Private jets, luxury watches and financial red flags: in a confidential report on Astana Qazaqstan

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Wednesday, BikeNews published new revelations regarding the criminal investigation in Luxembourg involving the paying agent and licensee of Astana Qazaqstan, Abacanto SA. The investigation is focusing on allegations of misuse of corporate assets, breach of trust, fraud and money laundering, with a potential criminal trial on the horizon if the current investigating judge finds that there is enough evidence.

As team boss Alexander Vinokourov tried to distance himself from the investigation, saying BikeNews that he is not involved, an independent report which was commissioned in 2o19 raised serious questions about the financial dealings of Abacanto SA with huge sums of money missing in contract spreads, the use not accounted and unapproved of private jet travel, and more than 500,000 euros paid in “consulting fees” for riders’ agents.

The report was initiated by Yana Seel, who was the team’s general manager at the time. Currently at Lotto-Soudal, Seel had no comment when approached by BikeNews regarding Deloitte’s findings, but it is clear from the nearly 60-page document that it felt it was necessary for an independent body to audit and advise on the expenditures of Astana and Abacanto SA between the years 2017 and 2018.

On Wednesday, Vinokourov released the following statement for BikeNewsbefore the publication of this story.

“To be honest, I learned about this whole story from the press, and until then I was not aware of the details of this investigation,” Vinokourov said.

“Apparently we are talking about some kind of legal procedure that was initiated a year ago, when another person was the general manager of Abacanto SA, while I was carrying out purely sporting duties until the summer 2021. Officially, after a break, I returned to work with the team in January 2022, so it is difficult for me to comment on anything on this matter.

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Deloitte’s findings were published in an internal, confidential report on October 7, 2019. According to the report, Seel raised concerns about the use of funds within the team almost as soon as he joined Abacanto SA.

The report stemmed from a memorandum from the Belgian legal adviser to Abacanto SA, a document which raised concerns.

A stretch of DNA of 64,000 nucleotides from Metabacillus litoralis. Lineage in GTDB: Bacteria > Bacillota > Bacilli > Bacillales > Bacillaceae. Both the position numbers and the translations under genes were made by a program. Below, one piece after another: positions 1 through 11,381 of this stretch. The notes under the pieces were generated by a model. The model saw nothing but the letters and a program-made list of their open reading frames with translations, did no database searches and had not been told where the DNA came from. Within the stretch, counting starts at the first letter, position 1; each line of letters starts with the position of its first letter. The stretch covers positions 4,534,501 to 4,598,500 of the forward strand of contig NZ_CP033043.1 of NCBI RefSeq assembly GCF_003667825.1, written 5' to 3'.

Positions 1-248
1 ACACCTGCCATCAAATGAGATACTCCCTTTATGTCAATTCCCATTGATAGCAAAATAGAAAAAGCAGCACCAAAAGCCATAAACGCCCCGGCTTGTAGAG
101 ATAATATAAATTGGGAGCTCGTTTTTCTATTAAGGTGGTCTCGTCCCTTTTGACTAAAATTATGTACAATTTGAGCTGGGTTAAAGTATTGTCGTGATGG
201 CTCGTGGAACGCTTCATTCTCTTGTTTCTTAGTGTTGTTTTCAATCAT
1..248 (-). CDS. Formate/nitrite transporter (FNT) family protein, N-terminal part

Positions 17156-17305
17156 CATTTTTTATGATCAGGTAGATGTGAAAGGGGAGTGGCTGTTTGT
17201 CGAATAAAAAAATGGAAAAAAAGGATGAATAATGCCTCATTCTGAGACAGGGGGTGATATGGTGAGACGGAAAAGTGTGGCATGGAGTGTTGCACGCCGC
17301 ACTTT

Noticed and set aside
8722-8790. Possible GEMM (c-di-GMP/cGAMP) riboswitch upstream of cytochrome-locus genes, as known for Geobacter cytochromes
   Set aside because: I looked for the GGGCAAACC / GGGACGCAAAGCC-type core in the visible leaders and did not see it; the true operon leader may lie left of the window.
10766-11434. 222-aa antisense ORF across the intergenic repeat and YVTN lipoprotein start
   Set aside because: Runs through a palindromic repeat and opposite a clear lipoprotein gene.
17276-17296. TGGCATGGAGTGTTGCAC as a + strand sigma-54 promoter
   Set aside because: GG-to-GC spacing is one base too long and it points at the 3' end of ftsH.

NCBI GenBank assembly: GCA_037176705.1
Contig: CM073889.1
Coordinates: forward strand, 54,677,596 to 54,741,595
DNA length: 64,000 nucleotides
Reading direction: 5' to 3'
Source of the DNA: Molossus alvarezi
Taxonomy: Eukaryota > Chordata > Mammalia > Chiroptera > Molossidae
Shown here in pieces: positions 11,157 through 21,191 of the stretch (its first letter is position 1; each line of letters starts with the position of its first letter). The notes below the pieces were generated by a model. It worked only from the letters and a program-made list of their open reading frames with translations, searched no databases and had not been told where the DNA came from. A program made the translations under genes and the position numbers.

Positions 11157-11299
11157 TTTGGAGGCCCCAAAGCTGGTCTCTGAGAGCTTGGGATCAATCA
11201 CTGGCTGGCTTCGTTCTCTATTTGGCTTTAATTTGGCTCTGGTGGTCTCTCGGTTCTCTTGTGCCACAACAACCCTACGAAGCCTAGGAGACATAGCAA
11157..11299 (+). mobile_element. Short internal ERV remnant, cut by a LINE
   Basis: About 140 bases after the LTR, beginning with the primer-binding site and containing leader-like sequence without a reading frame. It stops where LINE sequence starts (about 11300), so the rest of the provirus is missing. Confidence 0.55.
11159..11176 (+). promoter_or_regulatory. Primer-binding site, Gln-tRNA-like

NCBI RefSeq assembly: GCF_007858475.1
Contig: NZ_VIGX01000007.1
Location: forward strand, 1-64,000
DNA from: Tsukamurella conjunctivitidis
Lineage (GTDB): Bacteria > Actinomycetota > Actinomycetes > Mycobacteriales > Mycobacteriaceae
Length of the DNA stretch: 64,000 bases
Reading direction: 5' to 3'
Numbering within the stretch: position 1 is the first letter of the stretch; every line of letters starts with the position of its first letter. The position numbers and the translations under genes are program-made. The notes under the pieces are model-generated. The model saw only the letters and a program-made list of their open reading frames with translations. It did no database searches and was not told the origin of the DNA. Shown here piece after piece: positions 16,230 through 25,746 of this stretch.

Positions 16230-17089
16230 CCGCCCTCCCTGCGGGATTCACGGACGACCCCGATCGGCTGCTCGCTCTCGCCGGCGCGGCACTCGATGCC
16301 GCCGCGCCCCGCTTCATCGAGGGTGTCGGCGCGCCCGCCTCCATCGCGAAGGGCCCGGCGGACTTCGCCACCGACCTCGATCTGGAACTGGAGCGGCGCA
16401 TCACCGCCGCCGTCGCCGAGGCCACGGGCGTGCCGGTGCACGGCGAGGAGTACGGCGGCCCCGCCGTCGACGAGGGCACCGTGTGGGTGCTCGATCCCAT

Deloitte and its forensic team reviewed all available bank statements between 2017 and 2018, analyzed contracts between the team and several external parties, and had several meetings and calls with Seel to fully understand Abancanto’s working practices. HER.

According to the report, there were several red flags.

To begin with, Deloitte found that there were “multiple signed versions of contractual agreements with the same signing date with related identified payments that did not match.” These referred to documents between Abacanto and their bicycle supplier at the time, Argon 18. Deloitte added that “the quality of the signatures does not appear identical between the agreements, which raises questions about the authenticity of one of the agreements”.

Deloitte also found what they described as “conflicts of interest and an unclear vendor selection process; material expenses for which the commercial selection rationale remains unclear; significant travel expenses for which no authorization process could be identified; and that the name of the former signer of the Company’s bank account was mentioned in a news article about an alleged case of money laundering and tax evasion.

The report also said the extent of past management powers given to Vinokourov and related responsibilities remained unclear at the time of publication.

The initial summary adds that: “Our work has revealed serious issues which are extensively documented in the report.”

The report begins with discrepancies in financial reporting around the contract between Abacanto SA and Argon 18, which supplied bikes to Astana between 2017 and 2019. According to the report, two versions of the sponsorship deal, both signed at the same time in 2016, showed discrepancies between them, and that the payments identified were lower than those mentioned in the agreements. The report also states that “the quality of signatures does not appear to be identical between the agreements, raising questions about the authenticity of any of the agreements”.